S t. J o h n

Judas felt Christ was impervious as land and air. This action of his would simply further prove the man's invincibility, provoke further miracles. But when he was rebuked, he realized that he had been misunderstood; in order to correct this wrong he laid down his life ahead to reassure Christ that it was nothing to be afraid of: the dark was not so dark.

If anyone did despair it was John the Baptist. He sent messages to Christ when he was in jail. But Christ did nothing: he left him to die. John died, cursing the Lord. From this tale is derived the old fairy tale of Falada, the talking beast of burden who is buried beneath the wreck of some manor, delirious, clattering still, the tongue a dry violet root.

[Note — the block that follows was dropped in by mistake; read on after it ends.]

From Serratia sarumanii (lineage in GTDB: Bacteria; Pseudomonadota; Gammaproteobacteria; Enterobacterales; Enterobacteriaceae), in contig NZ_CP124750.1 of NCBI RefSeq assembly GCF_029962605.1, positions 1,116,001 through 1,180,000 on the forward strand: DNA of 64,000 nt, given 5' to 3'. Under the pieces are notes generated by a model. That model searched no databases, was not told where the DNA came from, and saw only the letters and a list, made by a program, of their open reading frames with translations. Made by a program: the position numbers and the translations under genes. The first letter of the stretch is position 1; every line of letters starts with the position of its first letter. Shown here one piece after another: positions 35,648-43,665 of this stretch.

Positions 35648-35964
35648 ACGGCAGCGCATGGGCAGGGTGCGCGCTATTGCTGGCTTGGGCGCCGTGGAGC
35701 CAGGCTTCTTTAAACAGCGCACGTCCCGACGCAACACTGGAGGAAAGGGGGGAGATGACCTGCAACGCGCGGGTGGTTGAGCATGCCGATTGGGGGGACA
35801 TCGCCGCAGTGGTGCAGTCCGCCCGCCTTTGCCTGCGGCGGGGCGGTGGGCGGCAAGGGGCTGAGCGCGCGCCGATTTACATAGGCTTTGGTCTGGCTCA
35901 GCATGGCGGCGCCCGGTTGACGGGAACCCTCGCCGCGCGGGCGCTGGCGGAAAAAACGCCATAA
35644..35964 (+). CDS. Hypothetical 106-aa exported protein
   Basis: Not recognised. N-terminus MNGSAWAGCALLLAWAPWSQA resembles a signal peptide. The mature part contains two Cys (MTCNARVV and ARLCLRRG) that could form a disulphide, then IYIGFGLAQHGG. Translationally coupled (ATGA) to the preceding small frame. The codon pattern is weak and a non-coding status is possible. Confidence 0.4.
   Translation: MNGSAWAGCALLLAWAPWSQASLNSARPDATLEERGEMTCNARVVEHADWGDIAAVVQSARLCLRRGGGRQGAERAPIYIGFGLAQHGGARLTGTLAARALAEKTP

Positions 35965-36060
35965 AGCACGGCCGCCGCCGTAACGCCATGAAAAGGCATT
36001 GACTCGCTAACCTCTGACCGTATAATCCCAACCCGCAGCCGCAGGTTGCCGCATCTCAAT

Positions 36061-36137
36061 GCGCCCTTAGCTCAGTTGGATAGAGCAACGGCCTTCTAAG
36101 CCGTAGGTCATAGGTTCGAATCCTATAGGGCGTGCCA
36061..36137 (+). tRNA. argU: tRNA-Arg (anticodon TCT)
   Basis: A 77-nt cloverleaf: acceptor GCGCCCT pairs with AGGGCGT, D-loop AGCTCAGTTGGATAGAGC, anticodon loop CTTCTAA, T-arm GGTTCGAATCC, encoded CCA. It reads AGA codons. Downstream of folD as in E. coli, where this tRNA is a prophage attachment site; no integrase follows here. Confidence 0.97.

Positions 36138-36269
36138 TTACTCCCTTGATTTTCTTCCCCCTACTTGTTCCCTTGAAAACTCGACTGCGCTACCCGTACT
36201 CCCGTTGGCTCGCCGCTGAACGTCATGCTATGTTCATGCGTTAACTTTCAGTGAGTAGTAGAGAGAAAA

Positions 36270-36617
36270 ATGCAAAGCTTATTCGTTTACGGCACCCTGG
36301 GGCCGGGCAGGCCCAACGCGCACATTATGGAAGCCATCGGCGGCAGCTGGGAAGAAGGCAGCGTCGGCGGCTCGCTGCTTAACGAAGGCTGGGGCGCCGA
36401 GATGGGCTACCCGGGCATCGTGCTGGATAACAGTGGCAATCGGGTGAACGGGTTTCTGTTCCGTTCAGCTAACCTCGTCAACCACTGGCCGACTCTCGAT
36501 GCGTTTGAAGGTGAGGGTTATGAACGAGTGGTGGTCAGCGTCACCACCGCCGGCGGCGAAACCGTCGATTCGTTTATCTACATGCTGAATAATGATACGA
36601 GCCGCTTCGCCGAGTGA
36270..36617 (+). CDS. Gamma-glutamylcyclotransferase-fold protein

In the dark, before I go to sleep, I think Mika is Judas, sitting beneath the tree, wondering how high he will hang. And I am the horse's head that he holds in his lap, severed, warning him, warning him, of what, I never remember.
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